Here, Wolfgang took his first ever pole position. This put him well on course for victory and the championship. But, on Lap 2 approaching the Parabolica, he tangled with Jim Clark’s Lotus, spearing his car into the spectators, killing 14 people and Von Trips himself. The race was not stopped, and so Phil Hill took the win, and the championship with it. This was the last ever time that Formula 1 visited the full 10km Monza circuit layout.

For the final race at Watkins Glen, Ferrari decided not to compete, in repect for Von Trips, and the fact that they had already completely dominated the season, so there was nothing to compete for. Hill won the championship by a single point, but after such a tragic event at Monza, many people remember this season for what could have been for Wolfgang.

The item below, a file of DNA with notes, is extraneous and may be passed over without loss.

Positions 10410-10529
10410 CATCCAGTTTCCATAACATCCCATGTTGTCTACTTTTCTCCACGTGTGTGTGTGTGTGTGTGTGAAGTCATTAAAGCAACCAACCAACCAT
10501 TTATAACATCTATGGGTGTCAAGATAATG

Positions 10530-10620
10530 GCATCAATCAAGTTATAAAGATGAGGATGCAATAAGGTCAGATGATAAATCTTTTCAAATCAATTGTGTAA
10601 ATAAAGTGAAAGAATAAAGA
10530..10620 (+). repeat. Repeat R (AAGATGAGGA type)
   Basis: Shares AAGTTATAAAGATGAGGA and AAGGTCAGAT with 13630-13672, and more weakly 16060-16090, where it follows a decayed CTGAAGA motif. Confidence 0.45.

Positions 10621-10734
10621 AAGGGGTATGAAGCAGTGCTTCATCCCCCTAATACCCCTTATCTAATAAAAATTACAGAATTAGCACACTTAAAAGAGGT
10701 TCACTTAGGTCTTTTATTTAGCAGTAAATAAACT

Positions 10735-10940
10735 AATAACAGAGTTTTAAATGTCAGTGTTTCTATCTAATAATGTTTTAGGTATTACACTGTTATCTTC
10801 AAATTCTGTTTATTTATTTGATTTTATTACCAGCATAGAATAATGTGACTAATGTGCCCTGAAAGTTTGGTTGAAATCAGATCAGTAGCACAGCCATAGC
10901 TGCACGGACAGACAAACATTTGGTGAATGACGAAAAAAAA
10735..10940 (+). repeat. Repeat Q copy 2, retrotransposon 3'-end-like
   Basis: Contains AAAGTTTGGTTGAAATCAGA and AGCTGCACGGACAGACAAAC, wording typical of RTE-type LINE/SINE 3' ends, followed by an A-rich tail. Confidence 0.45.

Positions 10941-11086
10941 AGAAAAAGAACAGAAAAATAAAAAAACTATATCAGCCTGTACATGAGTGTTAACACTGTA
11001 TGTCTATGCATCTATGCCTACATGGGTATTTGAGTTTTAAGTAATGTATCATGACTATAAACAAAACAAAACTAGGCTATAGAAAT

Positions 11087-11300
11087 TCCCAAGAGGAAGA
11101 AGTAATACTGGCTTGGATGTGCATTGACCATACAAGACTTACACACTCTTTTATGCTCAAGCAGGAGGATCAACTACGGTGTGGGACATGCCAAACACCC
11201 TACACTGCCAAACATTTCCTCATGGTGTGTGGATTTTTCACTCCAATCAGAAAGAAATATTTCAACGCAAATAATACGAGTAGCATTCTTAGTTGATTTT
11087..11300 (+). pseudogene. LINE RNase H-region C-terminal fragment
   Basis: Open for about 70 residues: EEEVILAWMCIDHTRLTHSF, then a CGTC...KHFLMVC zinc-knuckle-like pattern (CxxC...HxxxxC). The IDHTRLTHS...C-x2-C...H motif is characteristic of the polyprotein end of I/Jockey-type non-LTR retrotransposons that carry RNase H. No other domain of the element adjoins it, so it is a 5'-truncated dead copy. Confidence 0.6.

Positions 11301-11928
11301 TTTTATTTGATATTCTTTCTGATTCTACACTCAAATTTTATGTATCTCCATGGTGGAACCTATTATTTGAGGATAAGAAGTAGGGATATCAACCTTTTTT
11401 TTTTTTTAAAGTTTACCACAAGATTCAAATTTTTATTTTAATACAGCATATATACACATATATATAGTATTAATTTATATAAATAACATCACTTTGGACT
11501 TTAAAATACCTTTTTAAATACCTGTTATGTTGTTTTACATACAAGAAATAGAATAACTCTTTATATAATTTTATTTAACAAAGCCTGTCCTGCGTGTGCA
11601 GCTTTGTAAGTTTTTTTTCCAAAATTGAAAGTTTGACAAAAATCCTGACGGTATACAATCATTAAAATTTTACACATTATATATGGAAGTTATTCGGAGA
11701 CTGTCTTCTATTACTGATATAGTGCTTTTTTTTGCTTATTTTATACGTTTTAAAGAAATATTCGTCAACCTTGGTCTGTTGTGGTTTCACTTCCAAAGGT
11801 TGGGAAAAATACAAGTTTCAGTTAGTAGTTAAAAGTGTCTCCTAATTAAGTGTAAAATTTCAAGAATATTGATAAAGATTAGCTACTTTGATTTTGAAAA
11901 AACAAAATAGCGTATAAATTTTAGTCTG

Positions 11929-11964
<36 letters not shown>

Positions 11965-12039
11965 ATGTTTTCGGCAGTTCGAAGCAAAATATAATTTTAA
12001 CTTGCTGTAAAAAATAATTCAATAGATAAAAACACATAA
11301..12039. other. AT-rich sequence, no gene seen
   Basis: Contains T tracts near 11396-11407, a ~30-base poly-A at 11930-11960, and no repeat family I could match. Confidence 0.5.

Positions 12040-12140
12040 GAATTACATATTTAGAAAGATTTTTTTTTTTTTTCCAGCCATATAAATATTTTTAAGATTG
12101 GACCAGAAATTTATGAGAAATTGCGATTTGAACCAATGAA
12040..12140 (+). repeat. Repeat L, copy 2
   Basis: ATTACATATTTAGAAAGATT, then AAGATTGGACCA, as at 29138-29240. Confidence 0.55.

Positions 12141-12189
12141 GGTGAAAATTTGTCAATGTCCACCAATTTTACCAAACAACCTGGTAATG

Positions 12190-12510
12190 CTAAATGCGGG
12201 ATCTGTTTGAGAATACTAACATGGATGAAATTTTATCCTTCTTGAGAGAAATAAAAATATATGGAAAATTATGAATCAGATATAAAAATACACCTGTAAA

The 1961 Italian Grand Prix on 10 September could have been the culmination of von Trips' career, as a third place would have been sufficient to secure the Formula One World Drivers Championship that year. At the Italian Grand Prix at Monza, his Ferrari collided with Jim Clark's Lotus. His car became airborne and crashed into a side barrier, fatally throwing von Trips from the car, and killing fifteen spectators.

Clark described the accident, saying: